In all Oshkosh acquired about 33 acres of the old golf course. The archaeological study focused on 13 acres, including the building footprint of the new headquarters. Almost 7 acres were mechanically stripped to allow researchers access to the subsoil.

Once the subsoil was exposed, the researchers looked for soil “stains,” darkened sections of the ground. Excavating those stains, the study team found what are called “cultural features,” which are indicators of previous human activity and may include pits, walls and posts. Haas said the dig turned up about 110 cultural features.

Most of the finds were clustered in the northeast corner of the study area, several hundred feet to the east of the old clubhouse and 150 feet or so south of Punhoqua Street extended. They are on a sandy ridge overlooking Lake Butte des Morts where it melds with the Fox River.

No burial sites were found in the headquarters footprint, but that part of the study area did yield some of the oldest finds. These are described as “Late Paleoindian and Late Archaic,” which could date them to more than 10,000 years ago.

The golf course has been interpreted as having been an “extensive” campsite or village over the course of the Woodland period, which the report says began about 500 BC and continued for 1700 years.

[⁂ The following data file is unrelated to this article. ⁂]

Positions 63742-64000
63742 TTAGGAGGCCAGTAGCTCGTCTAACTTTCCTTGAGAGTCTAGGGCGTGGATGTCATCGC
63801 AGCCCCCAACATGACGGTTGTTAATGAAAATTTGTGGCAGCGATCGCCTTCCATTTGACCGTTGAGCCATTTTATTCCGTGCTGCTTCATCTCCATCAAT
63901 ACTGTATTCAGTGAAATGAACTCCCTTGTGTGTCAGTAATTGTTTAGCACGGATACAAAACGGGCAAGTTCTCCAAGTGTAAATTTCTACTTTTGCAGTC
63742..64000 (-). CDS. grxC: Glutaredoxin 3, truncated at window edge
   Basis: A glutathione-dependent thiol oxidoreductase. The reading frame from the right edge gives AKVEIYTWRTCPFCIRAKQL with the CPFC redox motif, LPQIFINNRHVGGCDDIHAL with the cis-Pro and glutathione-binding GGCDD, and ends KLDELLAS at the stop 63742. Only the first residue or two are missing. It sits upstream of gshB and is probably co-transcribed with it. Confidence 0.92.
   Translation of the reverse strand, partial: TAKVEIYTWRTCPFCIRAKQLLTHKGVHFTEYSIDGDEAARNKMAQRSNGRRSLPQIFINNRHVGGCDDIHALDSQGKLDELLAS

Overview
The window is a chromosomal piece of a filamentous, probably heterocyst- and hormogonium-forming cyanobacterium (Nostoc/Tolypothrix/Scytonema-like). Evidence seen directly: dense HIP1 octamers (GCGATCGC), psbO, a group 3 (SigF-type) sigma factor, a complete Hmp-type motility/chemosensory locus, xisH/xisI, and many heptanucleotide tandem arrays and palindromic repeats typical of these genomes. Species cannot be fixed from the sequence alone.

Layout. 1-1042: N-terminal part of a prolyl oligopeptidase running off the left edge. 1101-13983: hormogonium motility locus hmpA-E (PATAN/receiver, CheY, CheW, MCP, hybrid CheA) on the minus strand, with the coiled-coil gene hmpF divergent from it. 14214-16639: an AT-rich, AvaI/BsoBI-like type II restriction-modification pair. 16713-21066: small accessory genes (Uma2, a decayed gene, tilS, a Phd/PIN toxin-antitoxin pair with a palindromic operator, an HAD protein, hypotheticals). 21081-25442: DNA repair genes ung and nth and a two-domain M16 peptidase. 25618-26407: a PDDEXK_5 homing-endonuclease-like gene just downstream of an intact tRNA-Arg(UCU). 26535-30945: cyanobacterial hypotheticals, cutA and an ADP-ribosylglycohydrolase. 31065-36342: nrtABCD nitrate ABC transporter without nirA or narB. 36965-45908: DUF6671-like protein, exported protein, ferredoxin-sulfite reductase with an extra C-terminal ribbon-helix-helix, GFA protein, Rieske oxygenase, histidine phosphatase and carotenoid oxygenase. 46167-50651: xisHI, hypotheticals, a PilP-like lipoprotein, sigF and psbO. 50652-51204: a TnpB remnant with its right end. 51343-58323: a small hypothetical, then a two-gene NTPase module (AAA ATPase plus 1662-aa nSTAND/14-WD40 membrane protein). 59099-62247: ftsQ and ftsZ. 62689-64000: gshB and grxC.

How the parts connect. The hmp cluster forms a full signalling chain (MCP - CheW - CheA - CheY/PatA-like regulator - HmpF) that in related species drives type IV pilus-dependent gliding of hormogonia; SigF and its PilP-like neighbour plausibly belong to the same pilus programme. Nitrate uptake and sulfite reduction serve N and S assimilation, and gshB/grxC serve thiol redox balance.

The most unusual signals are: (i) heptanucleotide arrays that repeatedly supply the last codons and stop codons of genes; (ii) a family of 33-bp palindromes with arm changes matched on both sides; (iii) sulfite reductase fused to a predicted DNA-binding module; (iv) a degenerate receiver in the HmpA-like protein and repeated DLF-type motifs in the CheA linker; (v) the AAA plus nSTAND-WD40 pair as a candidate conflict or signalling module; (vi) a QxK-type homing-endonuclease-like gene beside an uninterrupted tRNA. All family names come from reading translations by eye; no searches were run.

The location is prime, situated in the Middle Fox River Passageway--a trade route that was in heavy use for thousands of years connecting the Great Lakes to the Mississippi River Valley.

The surrounding area had abundant food resources, “including wild rice, fisheries, waterfowl, and upland game,” the report notes. “The abundance of this habitat was attractive to hunting and gathering populations and those later sustained by the horticultural trilogy of corn, beans and squash.”

In the modern era, it’s possible that the golf course was used as a fort by the Meskwaki, a tribe known by European settlers as Fox Indians. “On a 1730 French map there is a Meskwaki fort placed on a point on the south bank of the river a short distance upriver from Lake Winnebago,” Behm said. No archaeological evidence has yet been found to support this theory, he added.

The land is relatively well-preserved. Although parts of it were used as farmland in the 19th century, its development into a golf course allowed it to avoid “destruction from recurrent plowing and urban development,” the report says. 

Still, Behm warned, “Considering the amount of disturbance on the property, it is possible, probably likely, that many burials and other archaeological deposits had been destroyed.”

The seven sets of remains that were intact enough to be analyzed are described as being part of the Woodland Tradition. The Woodland tribes were a prehistoric people, and they are thought to be ancestors of modern-day tribes such as the Menominee and Ho-Chunk.

City officials said they notified both of these tribes when the remains were found. The remains were taken to the Archaeological Research Laboratory at UW-Milwaukee. “The Wisconsin Historical Society is responsible for the final disposition of the human remains,” Haas said.